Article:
The auto strike is a Q3 issue, so far. Government shutdown is Q4, as is the student loan payment restart. If the auto strike ends around the beginnjng of Q4, it could offer a lift to GDP at about the time government becomes a drag. So while the damage from the two will be additive if they ovrlap, there is some chance restarting auto production will provide a tiny offset to the drag fro a government shutdown in Q4 GDP data.

    1. Moses Herzog

      @ Macroduck
      When this little lady, Lisa Desjardins. who I have high degree of respect for, says, gov shutdown is near unavoidable, we can take it to the bank. She didn’t run off during the Jan 6th treason at the U.S. Capitol. She planted her feet right there, and reported what was happening, as it was happening, in a dangerous environment. She has more dauntlessness and resolve than most male reporters. I think the gov shutdown is going to happen:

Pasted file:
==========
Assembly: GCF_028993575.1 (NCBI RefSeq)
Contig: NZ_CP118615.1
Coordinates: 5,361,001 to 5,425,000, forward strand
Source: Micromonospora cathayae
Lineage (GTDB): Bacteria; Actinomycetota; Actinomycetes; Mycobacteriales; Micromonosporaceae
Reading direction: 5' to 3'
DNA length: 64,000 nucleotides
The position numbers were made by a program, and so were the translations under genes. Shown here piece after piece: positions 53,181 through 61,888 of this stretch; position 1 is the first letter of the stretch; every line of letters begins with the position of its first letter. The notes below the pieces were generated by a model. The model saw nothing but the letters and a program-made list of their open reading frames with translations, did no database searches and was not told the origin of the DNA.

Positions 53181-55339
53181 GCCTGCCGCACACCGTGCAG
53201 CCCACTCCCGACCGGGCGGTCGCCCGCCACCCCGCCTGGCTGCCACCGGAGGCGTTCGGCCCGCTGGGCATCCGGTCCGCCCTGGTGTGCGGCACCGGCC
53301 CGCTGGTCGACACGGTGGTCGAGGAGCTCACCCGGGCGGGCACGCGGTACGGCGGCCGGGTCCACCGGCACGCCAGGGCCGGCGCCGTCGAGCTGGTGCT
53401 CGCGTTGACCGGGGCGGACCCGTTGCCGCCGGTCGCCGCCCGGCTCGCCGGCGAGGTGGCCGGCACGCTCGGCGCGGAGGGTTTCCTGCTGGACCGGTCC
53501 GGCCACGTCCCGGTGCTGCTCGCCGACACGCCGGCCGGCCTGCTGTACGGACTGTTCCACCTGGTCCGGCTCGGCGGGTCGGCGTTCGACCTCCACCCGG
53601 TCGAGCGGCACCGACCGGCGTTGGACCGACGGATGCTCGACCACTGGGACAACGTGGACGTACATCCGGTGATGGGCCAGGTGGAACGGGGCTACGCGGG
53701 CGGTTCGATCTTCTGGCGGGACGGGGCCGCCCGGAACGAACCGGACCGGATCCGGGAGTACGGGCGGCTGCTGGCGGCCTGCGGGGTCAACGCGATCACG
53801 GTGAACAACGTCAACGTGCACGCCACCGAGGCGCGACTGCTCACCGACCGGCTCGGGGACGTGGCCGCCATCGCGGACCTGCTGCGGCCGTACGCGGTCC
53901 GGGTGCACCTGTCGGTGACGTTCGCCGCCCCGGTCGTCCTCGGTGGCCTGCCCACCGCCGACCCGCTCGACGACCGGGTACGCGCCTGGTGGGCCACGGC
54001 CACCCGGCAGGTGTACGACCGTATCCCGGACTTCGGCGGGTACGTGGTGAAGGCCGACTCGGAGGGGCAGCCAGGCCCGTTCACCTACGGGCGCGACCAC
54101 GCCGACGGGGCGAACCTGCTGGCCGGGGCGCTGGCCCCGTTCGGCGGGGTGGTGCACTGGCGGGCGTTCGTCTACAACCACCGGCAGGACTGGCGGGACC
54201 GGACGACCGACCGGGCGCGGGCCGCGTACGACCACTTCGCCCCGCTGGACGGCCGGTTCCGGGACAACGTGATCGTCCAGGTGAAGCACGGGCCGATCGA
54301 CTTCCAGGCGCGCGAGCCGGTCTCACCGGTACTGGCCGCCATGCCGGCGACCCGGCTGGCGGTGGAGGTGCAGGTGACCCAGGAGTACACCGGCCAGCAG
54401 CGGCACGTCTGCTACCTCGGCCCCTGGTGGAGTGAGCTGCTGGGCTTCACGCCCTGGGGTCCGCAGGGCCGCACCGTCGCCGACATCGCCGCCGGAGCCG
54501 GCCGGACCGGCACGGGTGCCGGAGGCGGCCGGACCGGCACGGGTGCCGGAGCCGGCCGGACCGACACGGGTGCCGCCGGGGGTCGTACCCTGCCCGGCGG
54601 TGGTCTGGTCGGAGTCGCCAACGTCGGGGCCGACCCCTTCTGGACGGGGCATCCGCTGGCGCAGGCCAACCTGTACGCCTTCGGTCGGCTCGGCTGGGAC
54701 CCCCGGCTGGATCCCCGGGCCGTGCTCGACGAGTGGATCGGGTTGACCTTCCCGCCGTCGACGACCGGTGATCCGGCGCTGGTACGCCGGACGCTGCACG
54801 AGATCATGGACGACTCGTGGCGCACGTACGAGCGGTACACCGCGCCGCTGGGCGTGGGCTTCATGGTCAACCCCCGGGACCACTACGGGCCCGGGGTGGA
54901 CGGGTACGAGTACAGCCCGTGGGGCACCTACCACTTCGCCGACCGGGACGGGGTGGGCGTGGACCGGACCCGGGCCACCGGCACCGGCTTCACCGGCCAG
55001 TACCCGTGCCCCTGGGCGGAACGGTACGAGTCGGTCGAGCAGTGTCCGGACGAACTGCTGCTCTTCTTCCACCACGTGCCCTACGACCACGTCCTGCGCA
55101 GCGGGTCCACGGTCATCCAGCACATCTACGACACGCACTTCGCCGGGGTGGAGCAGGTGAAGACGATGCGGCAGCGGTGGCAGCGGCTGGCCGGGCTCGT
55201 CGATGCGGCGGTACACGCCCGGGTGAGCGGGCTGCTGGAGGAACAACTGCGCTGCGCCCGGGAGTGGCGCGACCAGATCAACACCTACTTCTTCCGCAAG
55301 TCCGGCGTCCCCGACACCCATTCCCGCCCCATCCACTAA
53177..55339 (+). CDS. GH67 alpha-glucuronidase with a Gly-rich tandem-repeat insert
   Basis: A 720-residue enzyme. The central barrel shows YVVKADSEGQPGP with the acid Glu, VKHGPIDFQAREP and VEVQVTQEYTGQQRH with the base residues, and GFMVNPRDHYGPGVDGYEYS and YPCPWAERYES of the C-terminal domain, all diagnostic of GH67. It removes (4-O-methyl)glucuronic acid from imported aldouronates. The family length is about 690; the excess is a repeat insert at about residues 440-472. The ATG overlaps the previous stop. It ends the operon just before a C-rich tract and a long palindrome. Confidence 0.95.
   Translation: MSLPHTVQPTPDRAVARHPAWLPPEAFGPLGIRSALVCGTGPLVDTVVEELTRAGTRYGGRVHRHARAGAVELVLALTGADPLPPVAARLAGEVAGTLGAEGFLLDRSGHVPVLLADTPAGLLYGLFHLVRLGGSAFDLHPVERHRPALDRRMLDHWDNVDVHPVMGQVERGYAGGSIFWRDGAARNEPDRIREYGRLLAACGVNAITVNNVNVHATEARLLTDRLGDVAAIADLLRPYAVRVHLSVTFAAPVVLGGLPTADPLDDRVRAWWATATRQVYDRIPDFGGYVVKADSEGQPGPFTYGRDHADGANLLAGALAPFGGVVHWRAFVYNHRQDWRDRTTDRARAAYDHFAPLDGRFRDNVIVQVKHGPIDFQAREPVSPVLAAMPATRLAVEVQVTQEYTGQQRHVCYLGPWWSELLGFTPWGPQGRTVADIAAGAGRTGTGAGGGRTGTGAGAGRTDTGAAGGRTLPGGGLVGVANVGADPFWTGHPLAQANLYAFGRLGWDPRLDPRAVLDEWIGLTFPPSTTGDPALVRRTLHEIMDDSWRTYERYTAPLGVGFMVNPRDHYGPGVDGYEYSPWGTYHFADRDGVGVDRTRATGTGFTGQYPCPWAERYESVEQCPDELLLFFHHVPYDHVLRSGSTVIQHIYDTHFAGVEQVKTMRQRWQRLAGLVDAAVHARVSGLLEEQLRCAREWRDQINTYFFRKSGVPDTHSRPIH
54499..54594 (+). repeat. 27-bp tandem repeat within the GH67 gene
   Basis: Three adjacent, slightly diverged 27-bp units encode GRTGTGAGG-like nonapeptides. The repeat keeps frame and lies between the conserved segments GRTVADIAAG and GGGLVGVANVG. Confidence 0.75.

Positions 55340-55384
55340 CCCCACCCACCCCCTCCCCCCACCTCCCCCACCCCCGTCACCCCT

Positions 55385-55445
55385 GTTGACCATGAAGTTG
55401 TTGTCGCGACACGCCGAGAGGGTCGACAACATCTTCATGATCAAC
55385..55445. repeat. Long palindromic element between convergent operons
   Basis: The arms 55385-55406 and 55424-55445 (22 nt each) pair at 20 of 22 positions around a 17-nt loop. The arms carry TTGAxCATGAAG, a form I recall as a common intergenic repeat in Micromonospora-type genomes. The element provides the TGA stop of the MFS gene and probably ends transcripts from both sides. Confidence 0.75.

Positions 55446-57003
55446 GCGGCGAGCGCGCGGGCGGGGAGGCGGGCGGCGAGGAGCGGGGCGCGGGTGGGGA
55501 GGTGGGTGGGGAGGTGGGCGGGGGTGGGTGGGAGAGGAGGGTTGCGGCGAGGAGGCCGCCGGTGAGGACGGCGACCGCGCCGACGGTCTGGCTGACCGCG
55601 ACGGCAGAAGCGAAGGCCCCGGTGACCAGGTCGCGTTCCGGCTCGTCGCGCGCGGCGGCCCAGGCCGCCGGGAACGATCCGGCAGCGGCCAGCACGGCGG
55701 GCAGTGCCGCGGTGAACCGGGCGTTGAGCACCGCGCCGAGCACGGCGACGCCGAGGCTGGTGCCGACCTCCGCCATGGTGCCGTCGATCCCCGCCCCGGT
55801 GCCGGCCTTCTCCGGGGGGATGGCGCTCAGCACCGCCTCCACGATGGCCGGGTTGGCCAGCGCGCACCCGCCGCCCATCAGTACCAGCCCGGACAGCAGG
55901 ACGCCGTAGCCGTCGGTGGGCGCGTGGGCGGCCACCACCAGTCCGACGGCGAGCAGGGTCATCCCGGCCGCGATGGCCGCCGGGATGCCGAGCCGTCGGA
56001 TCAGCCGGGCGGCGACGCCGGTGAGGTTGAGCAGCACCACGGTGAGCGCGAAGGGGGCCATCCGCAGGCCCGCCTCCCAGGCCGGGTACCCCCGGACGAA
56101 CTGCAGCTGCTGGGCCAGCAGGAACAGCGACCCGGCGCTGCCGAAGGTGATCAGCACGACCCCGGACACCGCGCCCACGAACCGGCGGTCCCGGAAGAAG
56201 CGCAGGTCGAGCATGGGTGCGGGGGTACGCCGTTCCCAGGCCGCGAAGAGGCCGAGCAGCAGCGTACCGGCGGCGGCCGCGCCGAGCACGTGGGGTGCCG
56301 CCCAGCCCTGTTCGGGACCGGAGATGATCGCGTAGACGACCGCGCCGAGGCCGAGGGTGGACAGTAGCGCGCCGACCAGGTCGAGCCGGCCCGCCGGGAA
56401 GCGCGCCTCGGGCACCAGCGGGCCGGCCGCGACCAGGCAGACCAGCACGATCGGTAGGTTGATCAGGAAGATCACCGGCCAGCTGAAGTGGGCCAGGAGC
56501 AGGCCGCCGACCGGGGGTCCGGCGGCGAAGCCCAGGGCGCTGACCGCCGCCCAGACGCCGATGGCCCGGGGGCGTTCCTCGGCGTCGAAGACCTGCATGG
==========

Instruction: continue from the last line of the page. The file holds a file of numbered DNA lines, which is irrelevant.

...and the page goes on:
You’re welcome to remind me I was wrong if the shutdown does not materialize later.

  3. pgl

    JohnH was jumping for joy when the Ukrainians lost one tank. Huh – he never mentioned this:

    ‘Capture That Tank!’: Ukraine’s Farmers Keep Stealing Russian Tanks with Tractors

    The war in Ukraine has been a nightmare for Russian President Putin as his forces have been crushed in countless battles. Much of that is due to the bravery of Kyiv’s forces and billions of dollars in Western military aid. And, of course, that means Ukraine has been very innovative and making sure it can steal any Russian military equipment it can and reuse.

    Time to Steal the Tanks with Tractors
    Back during one terrible week for Putin in March, Ukraine’s armed forces claimed that Russia had lost 21 tanks in a single day. In addition to the armored vehicles, Russian Forces reportedly lost nearly two dozen personnel carriers and eight artillery systems during one brutal day in March as well. In fact, it is widely believed that Moscow has lost more than 2,000 main battle tanks since the onset of its invasion of Ukraine last February. The London-based think tank the International Institute for Strategic Studies estimates that Russian Forces may have lost half of its fleet of modern tanks including the T-72B and T-72B3M and that “its inventory of T-80 tanks has been depleted by two-thirds.” While many of these armored vehicles were destroyed by weapons in combat, some were “stolen” by Ukrainian forces in an unexpected way – capture by a tractor.